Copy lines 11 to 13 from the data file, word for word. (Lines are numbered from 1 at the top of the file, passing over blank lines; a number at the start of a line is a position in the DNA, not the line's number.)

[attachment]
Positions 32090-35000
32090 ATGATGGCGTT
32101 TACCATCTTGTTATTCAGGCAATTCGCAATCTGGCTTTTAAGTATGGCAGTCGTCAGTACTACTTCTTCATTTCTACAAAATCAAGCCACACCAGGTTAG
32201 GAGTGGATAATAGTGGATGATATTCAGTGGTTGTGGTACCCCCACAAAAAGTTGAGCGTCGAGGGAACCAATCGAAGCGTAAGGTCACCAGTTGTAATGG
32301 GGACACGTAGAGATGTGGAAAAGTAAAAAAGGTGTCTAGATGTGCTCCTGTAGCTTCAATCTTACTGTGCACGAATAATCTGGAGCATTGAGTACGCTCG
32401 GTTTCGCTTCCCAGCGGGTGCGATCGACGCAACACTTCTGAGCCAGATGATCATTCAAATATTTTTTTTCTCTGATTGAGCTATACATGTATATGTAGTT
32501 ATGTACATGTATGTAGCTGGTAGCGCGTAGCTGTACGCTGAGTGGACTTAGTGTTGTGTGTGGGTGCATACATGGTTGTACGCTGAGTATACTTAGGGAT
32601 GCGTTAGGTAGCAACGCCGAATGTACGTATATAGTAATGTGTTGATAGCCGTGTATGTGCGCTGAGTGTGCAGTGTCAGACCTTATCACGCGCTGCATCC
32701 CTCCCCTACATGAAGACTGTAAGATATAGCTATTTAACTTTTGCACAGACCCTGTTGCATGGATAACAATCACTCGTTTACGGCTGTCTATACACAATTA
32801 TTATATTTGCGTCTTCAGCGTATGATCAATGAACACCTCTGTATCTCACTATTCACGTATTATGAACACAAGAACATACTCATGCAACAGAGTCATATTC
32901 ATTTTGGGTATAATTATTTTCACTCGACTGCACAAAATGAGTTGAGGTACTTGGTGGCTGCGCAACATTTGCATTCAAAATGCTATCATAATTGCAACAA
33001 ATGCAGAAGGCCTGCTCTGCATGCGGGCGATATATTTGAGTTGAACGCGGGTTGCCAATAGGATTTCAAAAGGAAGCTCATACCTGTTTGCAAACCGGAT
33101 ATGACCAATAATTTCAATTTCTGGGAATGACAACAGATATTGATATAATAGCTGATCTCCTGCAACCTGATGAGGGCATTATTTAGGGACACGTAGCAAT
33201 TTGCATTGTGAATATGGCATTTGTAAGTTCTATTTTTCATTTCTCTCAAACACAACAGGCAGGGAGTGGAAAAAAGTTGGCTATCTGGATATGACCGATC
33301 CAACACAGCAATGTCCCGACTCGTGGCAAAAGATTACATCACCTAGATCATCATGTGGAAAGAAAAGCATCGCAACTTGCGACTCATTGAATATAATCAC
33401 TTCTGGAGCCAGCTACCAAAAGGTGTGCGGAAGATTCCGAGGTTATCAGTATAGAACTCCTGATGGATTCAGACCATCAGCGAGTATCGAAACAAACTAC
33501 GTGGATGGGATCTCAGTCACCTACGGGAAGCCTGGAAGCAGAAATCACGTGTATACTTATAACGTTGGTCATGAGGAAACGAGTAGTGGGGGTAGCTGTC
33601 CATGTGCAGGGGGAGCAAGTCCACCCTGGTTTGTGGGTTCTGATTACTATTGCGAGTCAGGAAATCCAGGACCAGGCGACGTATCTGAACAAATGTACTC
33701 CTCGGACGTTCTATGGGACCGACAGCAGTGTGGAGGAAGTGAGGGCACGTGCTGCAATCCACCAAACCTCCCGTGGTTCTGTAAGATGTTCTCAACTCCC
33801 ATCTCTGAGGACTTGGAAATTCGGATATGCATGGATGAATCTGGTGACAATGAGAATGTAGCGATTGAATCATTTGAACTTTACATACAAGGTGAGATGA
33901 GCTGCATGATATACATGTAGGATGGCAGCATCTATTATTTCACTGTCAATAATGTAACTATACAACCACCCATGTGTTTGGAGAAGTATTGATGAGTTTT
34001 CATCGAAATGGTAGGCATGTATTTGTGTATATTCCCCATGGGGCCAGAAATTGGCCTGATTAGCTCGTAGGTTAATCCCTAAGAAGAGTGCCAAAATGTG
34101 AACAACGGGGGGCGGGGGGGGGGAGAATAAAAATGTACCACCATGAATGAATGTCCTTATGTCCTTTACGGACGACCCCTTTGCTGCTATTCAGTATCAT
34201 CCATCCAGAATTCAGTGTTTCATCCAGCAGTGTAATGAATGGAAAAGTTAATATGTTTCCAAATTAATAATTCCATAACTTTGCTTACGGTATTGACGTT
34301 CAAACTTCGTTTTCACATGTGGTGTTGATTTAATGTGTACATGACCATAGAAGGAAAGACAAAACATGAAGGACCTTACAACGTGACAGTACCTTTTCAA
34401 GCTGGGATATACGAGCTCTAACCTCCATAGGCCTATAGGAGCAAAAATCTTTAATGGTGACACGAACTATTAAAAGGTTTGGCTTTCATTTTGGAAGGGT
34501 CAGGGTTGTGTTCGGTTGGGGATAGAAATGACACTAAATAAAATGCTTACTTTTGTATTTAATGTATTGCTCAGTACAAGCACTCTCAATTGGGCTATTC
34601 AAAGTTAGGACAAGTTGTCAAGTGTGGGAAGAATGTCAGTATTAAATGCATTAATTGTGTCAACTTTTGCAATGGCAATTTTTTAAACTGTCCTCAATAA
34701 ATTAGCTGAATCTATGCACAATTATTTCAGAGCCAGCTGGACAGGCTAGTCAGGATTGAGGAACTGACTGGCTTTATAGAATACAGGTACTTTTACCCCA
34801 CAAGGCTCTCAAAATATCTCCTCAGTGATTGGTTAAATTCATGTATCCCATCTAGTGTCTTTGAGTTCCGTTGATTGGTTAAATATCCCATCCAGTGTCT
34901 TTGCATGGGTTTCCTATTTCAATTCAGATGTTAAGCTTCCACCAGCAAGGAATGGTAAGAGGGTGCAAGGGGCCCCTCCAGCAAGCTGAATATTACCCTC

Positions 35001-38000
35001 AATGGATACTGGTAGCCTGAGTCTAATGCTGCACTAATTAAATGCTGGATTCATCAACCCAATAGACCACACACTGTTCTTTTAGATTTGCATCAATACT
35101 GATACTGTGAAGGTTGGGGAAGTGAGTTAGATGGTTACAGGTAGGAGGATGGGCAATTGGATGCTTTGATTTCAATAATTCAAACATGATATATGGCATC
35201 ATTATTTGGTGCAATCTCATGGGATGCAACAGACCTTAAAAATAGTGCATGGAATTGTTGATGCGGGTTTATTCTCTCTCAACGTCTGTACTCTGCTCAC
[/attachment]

32901 ATTTTGGGTATAATTATTTTCACTCGACTGCACAAAATGAGTTGAGGTACTTGGTGGCTGCGCAACATTTGCATTCAAAATGCTATCATAATTGCAACAA
33001 ATGCAGAAGGCCTGCTCTGCATGCGGGCGATATATTTGAGTTGAACGCGGGTTGCCAATAGGATTTCAAAAGGAAGCTCATACCTGTTTGCAAACCGGAT
33101 ATGACCAATAATTTCAATTTCTGGGAATGACAACAGATATTGATATAATAGCTGATCTCCTGCAACCTGATGAGGGCATTATTTAGGGACACGTAGCAAT